Real Artists Don’t Starve: Book Review

Jeff Goins wrote this book to dispel the myth that artists are destined to have difficulty making a living with their art. Which is good news! Let’s see how he does it.

The author developed 12 principles for what he has termed the thriving artist or the rules of the new renaissance. The principles are explained within three divisions of the book, mindset, marketing and money. The subtitle for the book is “Timeless strategies for thriving in the new creative age.”

This book is very dependent on “ case studies”, as the author explaines, of artists and how they have made a living with their art. The first case study is Michelangelo. Rab Hatfield, an art historian, discovered bank accounts that document Micelangelo’s immense wealth. A myth busted as Michelangelo seemed to prefer to be thought of as a struggling artist. This sets the tone for the rest of the book. Each chapter of the book is based on one of the principles of a thriving artist and each is chock full of stories of various artists who found success following one of the principles.

At first, the stories are enjoyable, like a nice pep talk. The reader is feeling good about the prospects. But after section 1 of the book on mindset, things get a little repetitive and by section 3, I was skimming pages. The stories began to run together and I skimmed through them looking for the principle which was often the last paragraph of the chapter and was used to glibly sum up the chapter.

The thriving artist collaborates with others.

Real Artists Don’t Starve Jeff Goins

That was the disappointing part of the book for me. Many of the principles are not new, most creative people will come to these conclusions in short order. But, beyond that, there really is little guidance on how to accomplish the principles. The last sentence of chapter 11: “ We must own our masters or our masters will own us.” Easy to say, not so easy to do!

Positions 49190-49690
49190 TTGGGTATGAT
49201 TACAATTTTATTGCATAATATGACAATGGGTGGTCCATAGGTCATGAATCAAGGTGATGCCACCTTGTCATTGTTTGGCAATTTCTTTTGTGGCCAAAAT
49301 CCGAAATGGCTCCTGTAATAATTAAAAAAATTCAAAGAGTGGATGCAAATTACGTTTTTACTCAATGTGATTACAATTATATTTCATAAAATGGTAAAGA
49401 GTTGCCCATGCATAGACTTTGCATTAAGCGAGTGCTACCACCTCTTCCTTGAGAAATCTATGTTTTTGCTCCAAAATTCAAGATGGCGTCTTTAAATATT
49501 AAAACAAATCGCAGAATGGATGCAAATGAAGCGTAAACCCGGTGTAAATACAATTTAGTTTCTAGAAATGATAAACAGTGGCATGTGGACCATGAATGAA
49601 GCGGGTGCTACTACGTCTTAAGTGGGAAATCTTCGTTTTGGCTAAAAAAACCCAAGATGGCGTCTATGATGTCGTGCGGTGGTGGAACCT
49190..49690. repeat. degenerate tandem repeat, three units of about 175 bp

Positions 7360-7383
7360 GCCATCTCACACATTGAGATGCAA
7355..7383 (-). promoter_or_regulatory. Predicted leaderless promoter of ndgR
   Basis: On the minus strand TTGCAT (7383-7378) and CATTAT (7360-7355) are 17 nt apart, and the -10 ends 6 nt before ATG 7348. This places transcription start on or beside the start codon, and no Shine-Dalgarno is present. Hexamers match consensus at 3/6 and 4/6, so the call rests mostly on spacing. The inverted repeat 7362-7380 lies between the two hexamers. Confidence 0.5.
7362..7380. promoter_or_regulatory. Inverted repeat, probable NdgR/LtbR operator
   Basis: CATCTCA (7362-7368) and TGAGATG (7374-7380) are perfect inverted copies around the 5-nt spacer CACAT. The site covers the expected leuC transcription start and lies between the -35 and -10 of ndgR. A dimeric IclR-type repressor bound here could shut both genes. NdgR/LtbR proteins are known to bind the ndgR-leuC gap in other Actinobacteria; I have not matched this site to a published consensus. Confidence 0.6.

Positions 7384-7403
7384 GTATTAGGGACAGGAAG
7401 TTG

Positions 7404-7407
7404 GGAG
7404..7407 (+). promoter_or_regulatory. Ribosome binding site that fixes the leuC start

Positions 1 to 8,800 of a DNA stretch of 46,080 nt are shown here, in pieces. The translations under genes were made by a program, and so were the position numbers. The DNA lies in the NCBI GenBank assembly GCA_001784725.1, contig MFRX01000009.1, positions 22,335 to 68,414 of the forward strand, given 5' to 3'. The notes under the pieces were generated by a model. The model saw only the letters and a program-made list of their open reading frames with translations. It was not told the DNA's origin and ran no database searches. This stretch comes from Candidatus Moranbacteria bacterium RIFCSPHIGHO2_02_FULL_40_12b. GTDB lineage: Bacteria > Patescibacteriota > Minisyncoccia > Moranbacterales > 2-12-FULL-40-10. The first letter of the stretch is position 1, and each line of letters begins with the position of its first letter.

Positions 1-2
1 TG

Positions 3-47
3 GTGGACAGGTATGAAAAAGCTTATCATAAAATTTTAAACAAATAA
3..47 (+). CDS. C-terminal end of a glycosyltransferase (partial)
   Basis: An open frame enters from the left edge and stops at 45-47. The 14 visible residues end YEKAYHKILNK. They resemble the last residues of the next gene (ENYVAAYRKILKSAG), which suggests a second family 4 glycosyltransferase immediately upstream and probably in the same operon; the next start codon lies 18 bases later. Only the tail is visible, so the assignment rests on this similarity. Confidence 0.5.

Chapter 6 entitled ”Go join a scene”, gives the example of Vincent Van Gogh and his time in Paris when he was exposed to the work of the Impressionist and how his brother Theo was a source of support for him. I agree, Paris transformed Van Gogh’s work. I’m not sure Van Gogh is the best example of “ joining a scene”, but I get the idea. 

I think this book reads better as a collection of “ how they made it” stories that can be used as a source of inspiration to artists. For guidance on how to achieve success one should look elsewhere.

Reading the story of Van Gogh and Theo brought to mind Johanna Van Gogh-Bonger, Theo’s wife. I’ve always been amazed at what she did to bring Van Gogh’s work to the attention of the public. Without her, who knows? Would Van Gogh’s paintings be stashed away in someone’s attic? I did a Google search for books about Johanna’s story and sure enough, “All for Vincent” by Hans Luijten was written in 2019. An English translation is in the works! I’ll be waiting!


    • wendy says:

      Hey Sharon! My registration page is not live. Hope to have it activated soon! Watch your inbox for your invitation to join the club!

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